Mahatma Gandhi/Man and Mystery in Asia

by Romain Rolland. New York: The Century Co. 1924. Frontispiece. 16mo. vi+250 pp. $1.50.
by Ferdinand Ossendowski. New York: E. P. Dutton & Co. 1924. With maps. 12mo. xvi+343pp.
HERE are two books out of Asia, whence, as the Romans said, come strange philosophies and gods. What tidings, what gospel comes westward to-day?
The first ‘message’ — to use an overburdened word — may be found in the pages of M. Rolland’s sympathetic and enlightening study of the ascetic who has ‘ introduced into human politics the strongest religious impetus of the last two thousand years.’ The book is but a small one, and has little meat for those who relish the usual kind of printed thesis; it is more for those who seek a brief and lucid presentation of the ideas which underlie the present Indian revolt. These M. Rolland brings forward and examines with a fine sympathy and understanding, never forgetting the while his natural inheritance of the Western attitude. The reader will find the Mahatma’s conception of nationalism, of war, of machinery, and of caste set forth in a manner comprehensible to the Western mind. And the more one reads into the book, the more one reflects upon its gospel, the more one feels that the West must forget the statesman and hearken to the saint.
Rising above our Western ruin, the immemorial East confronts us to-day with an authority long unknown. Statesman or saint, brown ascetic or busy electioneer, the fullness of life or the madness of speed and steel —the future lies in the choice we shall make.
The Mahatma’s gospel has many sides, but its essence is a reaffirmation of the power of religion to remould the world. In the West we continue to build new states with new governments, new laws, and new decrees, whilst only from new souls, cleansed by religious flame, can a new civilization be born. The genius of the Mahatma lies not in his gospel, which is as ancient as the earth, but in his application of it to the confusion and despair of these unhappy times. A saint with a university degree — perhaps only such a person can lead this generation to the sun.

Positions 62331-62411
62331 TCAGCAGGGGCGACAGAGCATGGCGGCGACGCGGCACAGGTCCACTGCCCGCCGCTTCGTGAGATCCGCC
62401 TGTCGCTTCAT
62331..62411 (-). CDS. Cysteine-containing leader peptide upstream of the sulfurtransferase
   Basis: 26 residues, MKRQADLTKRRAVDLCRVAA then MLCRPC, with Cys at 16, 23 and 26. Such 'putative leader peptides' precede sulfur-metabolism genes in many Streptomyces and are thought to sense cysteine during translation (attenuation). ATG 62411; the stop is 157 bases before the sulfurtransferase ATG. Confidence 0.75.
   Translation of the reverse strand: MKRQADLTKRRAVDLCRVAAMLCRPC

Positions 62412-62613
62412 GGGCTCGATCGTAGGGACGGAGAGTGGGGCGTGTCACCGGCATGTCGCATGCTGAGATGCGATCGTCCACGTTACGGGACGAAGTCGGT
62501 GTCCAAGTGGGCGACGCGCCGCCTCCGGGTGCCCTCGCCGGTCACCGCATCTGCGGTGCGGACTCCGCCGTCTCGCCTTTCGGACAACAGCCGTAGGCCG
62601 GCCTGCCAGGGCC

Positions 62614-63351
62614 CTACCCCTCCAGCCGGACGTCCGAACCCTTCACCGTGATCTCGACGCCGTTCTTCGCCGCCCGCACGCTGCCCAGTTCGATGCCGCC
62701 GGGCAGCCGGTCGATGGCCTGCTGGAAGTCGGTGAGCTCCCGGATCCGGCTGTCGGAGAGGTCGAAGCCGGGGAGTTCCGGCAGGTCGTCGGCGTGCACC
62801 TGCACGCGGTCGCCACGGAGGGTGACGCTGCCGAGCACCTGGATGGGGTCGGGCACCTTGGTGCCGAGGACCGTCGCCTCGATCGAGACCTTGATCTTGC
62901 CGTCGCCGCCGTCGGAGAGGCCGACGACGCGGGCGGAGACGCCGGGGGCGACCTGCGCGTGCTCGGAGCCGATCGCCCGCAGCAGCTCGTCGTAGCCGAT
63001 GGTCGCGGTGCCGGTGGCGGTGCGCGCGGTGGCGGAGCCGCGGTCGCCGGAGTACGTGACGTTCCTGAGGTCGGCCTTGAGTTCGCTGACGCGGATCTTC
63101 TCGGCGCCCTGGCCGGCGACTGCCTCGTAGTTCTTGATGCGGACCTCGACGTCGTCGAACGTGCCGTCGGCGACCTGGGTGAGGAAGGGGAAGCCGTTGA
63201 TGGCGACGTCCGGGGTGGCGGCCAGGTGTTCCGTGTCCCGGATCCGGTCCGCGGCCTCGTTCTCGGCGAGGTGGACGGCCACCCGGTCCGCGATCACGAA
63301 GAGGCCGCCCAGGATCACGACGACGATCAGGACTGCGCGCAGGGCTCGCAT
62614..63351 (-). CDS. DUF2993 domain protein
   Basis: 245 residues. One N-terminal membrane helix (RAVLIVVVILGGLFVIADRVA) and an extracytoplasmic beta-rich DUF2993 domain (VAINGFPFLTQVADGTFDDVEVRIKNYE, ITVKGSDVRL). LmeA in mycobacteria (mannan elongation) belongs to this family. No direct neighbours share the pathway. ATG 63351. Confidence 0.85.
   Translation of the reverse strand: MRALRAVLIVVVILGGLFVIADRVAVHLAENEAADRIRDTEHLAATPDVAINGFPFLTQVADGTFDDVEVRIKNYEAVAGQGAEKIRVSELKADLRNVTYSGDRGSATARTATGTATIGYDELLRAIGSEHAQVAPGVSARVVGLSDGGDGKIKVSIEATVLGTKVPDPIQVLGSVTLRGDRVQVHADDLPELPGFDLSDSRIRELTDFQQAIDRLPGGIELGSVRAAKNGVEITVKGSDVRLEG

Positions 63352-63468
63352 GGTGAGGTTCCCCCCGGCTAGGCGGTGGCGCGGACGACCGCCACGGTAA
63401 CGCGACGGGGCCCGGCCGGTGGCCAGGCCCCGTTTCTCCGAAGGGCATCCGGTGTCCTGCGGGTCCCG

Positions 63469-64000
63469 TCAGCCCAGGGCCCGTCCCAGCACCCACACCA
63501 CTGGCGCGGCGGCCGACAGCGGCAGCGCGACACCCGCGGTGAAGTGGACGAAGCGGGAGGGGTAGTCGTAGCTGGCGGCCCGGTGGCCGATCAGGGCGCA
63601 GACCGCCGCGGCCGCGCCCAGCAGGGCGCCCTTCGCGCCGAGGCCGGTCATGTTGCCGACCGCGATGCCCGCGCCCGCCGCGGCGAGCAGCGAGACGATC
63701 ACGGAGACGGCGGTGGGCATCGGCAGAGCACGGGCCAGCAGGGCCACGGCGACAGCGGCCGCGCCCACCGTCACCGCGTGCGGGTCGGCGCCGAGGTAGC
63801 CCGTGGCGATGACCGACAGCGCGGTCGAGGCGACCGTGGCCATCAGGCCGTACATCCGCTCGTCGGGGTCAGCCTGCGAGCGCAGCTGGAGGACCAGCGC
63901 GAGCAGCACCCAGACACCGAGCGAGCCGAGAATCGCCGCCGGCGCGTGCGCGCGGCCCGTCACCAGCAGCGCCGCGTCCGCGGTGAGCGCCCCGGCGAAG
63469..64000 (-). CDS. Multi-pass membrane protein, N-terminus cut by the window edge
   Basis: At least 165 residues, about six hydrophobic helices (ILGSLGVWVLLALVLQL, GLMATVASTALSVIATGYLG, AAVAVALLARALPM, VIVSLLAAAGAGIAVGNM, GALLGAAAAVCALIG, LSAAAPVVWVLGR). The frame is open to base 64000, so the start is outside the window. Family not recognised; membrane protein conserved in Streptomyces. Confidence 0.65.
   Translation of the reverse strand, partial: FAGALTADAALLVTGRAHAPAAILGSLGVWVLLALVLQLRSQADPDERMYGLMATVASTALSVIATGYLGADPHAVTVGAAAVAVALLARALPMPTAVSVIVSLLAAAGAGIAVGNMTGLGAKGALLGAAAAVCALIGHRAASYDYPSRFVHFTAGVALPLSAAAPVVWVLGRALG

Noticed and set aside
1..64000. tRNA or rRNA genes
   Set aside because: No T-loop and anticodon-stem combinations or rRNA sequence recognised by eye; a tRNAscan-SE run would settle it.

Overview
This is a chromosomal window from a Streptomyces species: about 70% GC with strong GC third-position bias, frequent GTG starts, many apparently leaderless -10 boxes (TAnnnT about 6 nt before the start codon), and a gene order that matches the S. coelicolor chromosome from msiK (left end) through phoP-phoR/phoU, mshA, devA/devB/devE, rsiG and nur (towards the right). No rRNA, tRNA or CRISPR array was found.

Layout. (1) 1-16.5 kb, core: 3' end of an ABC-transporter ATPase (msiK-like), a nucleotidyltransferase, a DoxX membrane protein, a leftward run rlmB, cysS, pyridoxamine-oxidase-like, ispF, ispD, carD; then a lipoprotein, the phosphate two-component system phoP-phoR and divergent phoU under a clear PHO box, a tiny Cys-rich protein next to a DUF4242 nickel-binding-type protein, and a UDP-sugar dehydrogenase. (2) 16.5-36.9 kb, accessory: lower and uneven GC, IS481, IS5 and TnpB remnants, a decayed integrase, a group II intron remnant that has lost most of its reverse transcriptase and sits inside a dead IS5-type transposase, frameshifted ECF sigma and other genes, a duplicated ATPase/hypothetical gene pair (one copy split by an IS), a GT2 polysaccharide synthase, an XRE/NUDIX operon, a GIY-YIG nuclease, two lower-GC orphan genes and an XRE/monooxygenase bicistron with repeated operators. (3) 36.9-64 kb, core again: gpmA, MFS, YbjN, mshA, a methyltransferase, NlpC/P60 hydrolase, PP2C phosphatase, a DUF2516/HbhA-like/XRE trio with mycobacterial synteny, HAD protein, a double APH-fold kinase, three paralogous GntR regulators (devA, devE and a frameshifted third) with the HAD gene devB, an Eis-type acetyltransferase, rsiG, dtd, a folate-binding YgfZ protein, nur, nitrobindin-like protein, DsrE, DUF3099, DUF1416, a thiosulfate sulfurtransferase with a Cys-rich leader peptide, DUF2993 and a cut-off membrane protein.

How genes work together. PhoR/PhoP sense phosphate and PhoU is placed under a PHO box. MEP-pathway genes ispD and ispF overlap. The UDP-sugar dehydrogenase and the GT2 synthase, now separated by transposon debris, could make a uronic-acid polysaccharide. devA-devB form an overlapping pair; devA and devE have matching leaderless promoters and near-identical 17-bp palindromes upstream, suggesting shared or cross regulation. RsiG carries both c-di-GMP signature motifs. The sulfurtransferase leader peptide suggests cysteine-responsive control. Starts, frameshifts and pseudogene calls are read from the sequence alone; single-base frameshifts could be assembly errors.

Professor Ossendowski’s book is again a chronicle of adventure in Asiatic lands. Wise artist and story-teller that he is, the author has not tried to squeeze dry his adventures while escaping from the Bolsheviki but has drawn on his experiences while wandering through Siberia and Mongolia in Tsarist days. Once more the uncanny mystery of Asia seizes upon the mind. Once more the reader’s heart leaps at the tale of strange adventures and escapes.
The books which bring home to the mind the mystery, the terror, which sometimes lurk in life are few, and this is one of the best. In this age of explanations it is well to know that there are sides of life which cannot be measured by a rule or prisoned in a laboratory.
The power of religion together with its necessity, and the sense of the wonder of life— these are noble gifts. Let us open our doors wider to the East.
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